Breastfeeding Discontinuation Not Associated with Maternal Pregravid BMI But Associated with Native Hawaiian or Other Pacific Islander Race in Hawaii and Puerto Rico WIC Participants
Objectives This study investigated the association between maternal pregravid body mass index (BMI) and breastfeeding discontinuation at 4–6 months postpartum in Hawaii and Puerto Rico participants from the Special Supplemental Nutrition Program for Women, Infants, and Children (WIC). Methods A secondary data analysis was conducted from a text message-based intervention in WIC participants in Hawaii and Puerto Rico. The analysis included 87 women from the control group who initiated breastfeeding and whose breastfeeding status was known at the end of the study when infants were 4–6 months old. Pregravid BMI and breastfeeding discontinuation were assessed using questionnaires. Results The association between pregravid BMI and breastfeeding discontinuation was not significant in the unadjusted model or in the adjusted model. Native Hawaiian or Other Pacific Islander (NHOPI) participants showed significantly increased odds of discontinuing breastfeeding (adjusted odds ratio [AOR] 7.12; 95% CI 1.34, 37.97; p = .02) compared to all the other racial/ethnic participants, as did older women ages 32–39 years versus women who were 25–31 years old (AOR 4.21; 95% CI 1.13, 15.72; p = .03). Women who took vitamins while breastfeeding had decreased odds of discontinuing breastfeeding (AOR 0.15; 95% CI 0.05, 0.46; p = .0009). Conclusions for Practice Pregravid BMI was not significantly associated with breastfeeding discontinuation at 4–6 months postpartum in women from Hawaii and Puerto Rico WIC, but NHOPIs and women who were older had higher odds of discontinuing breastfeeding. The results of this study may inform strategies for breastfeeding promotion and childhood obesity prevention but should be further investigated in larger studies. ClinicalTrials.gov Identifier: NCT02903186.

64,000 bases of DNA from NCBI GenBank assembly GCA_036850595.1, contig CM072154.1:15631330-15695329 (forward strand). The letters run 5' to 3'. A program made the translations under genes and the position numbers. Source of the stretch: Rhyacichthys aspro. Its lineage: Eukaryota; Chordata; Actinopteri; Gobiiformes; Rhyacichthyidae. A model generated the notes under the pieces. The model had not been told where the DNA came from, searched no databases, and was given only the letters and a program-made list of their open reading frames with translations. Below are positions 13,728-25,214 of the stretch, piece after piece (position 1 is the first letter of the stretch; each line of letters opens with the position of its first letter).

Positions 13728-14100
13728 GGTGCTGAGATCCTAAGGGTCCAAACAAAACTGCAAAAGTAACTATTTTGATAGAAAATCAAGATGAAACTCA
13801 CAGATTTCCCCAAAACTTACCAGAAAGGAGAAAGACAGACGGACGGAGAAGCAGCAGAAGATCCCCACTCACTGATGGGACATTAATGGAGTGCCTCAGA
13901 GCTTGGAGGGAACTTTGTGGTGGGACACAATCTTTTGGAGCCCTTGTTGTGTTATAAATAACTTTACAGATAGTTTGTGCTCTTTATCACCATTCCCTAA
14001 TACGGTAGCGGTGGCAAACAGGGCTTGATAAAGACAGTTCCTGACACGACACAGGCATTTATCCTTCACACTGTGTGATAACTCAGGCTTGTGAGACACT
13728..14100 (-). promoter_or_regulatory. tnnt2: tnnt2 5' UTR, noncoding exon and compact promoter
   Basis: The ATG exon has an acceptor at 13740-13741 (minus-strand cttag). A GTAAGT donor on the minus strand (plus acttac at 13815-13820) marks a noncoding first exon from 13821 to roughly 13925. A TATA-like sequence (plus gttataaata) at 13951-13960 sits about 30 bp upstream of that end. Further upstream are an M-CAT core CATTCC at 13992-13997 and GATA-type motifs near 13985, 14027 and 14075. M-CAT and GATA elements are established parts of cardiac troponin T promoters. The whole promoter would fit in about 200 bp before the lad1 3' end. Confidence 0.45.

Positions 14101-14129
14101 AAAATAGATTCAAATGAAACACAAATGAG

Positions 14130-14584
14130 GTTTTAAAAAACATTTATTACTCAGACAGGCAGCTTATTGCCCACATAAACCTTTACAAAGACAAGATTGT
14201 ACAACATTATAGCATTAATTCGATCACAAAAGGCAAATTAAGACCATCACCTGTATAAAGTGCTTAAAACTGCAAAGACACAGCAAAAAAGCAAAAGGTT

KeywordsPregravid BMI Breastfeeding WIC Low income
This study was supported by the National Institute on Minority Health and Health Disparities (NIMHD) of the National Institutes of Health under award number U54MD008149 and in part by grant U54MD007584 (RMATRIX). Infrastructure support was also provided in part by the NIMHD RCMI Grant: 8G12MD007600. The authors acknowledge Linda Chock (Branch Chief), Iris Takahashi (Clinic Operations Section Chief), Laura Morihara (Wahiawa WIC Coordinator), Wendy Baker (Wahiawa WIC Office Assistant), Jean Kanda (Leeward WIC Coordinator), Dawn Fujimoto-Redoble (Leeward WIC Nutritionist), and Christina Mariano (Pearl City WIC Coordinator) from the Hawaii Department of Health WIC Services Branch. They also acknowledge the Puerto Rico WIC Program, including Dana Miró (Executive Director), Blanca Sastre (Interim supervisor of Nutrition and Lactation Division), Alexandra Reyes (Nutrition Education Coordinator), Iris Roldan (Breastfeeding Coordinator), Ivelisse Bruno (Breastfeeding Peer Support Coordinator), Sherley M. Panell (Nutrition Supervisor in Plaza las Americas WIC Clinic) and her team, and Marta Meaux (Nutrition Supervisor in Trujillo Alto WIC Clinic) and her team. They also thank the WIC participants and undergraduate and graduate research assistants.
Compliance with Ethical Standards
Conflict of interest
The authors declare that they have no conflict of interest.
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